Banking sector in Nepal

reogma|Banking sector in Nepal
4 mins read

High growth in credits with slow growth in deposits leads to pressure in the liquidity position of the Nepalese banking industry.

It also resulted in unhealthy competition on the interest rate. In order to overcome this problem, the banking industry should focus on the mobilization of rural deposits rather do throat-cut competition.

Definition / Scope

Banking industry is one major part of financial system. The group of Institutions which accept deposits, supply loans, issue guarantees on behalf of its customers, carry out foreign exchange business, remit or transmit amount to different places, purchases, sell or accept treasury bill/bond issued by central bank and doing other activities as prescribed by act is called banking industry.

The banking industry in Nepal is classified in four classes

  • Class A includes the commercial banks
  • Class B includes the development bank
  • Class C includes the finance companies
  • Class D includes micro-finance companies

These all banks are regularized by Bank and Financial Institution Act, 2073. Nepal Rastra Bank, the central bank of Nepal, has a legal authority to monitor, supervise and regulate the industry.

Market Overview

Due to the financial liberalization policy adopted after the mid of 1980s, Nepal observed the proliferation in the number of BFIs in the last couple of decades and the growth has moderated as NRB has imposed moratorium on licensing.

Nepal Rastra Bank stopped issuing new licenses for banking and financial institutions from 2012 and encouraged Banking and Financing Institutions (BFIs) for merger through regulatory easing and tax benefits. The process of merger between BFIs accelerated after NRB directed to increase the paid-up capital requirement through monetary policy in July 2015.

The capital increment plan along with the merger and acquisition policy has induced 162 BFIs to undergo a merger and acquisition process. In this process, the license of 121 institutions has been revoked thereby forming 41 institutions (Monetary Policy for 2018/19). However, the industry has remained concentrated in urban areas.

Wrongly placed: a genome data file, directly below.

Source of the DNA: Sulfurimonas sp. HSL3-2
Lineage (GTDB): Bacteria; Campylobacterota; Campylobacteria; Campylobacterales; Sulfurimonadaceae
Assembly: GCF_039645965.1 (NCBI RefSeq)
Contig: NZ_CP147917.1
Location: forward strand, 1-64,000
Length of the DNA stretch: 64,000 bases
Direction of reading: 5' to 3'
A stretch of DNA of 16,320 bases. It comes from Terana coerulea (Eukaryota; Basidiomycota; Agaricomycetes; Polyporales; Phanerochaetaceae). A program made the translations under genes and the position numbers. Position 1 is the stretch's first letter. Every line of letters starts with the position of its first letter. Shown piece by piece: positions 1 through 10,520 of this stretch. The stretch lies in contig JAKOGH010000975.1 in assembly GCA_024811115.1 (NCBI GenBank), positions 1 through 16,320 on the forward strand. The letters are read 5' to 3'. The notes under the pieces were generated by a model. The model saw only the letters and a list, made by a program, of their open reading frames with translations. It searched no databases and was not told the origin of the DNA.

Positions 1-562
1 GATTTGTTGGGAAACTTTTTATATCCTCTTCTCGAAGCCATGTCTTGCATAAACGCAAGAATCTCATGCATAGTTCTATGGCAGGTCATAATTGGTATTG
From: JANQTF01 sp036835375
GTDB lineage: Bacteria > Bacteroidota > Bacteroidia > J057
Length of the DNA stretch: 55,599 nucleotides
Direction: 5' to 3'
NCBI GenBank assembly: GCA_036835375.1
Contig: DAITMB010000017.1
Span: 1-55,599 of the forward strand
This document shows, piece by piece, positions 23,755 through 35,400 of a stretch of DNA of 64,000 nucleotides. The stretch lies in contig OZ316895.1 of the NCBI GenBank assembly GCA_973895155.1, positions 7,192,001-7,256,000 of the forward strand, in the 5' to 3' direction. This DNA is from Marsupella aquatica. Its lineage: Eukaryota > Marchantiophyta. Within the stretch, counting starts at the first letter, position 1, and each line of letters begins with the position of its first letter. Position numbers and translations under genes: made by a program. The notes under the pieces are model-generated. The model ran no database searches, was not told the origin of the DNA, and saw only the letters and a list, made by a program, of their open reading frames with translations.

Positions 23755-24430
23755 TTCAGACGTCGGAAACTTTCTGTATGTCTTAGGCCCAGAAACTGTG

Market Risks

Mainly there are seven types of risk in the banking industry of Nepal. They are:

  1. Credit Risk
  2. Operation Risk
  3. Liquidity Risk
  4. Market Risk
  5. Interest Rate Risk
  6. Foreign Exchange Risk
  7. Other Risks

In order to the effective management of these risk, the central bank has issued strong directives, which should be strongly followed by all banks. Some major provisions are CCD ratio, CRR, SLR, interest rate corridor, stress testing, Capital adequacy ratio, loan loss provision, priority sector lending, single borrower limit, corporate governance, Basel III adaptation, etc.

Top Market Opportunities

  • Since the central bank and government focus on financial access and inclusion strategies, there is a large opportunity for business expansion.
  • As there is no limit on deposit collection for the commercial bank, the bank can mobilize sufficient deposit and can earn a profit.
  • As the country focuses on economic development and prosperity after the promulgation of the new constitution, there is vital roles and opportunities for banking expansion and earn a profit.
  • Since central bank adopts a liberal policy to mobilize external borrowing by BFIs (25 % of core capital), there is ease to BFIs to manage liquidity profile and overall profitability.
  • Still, about 60 percent of the population is not directly connected in the banking industry, it shows that the banking industry can adopt Blue ocean strategy.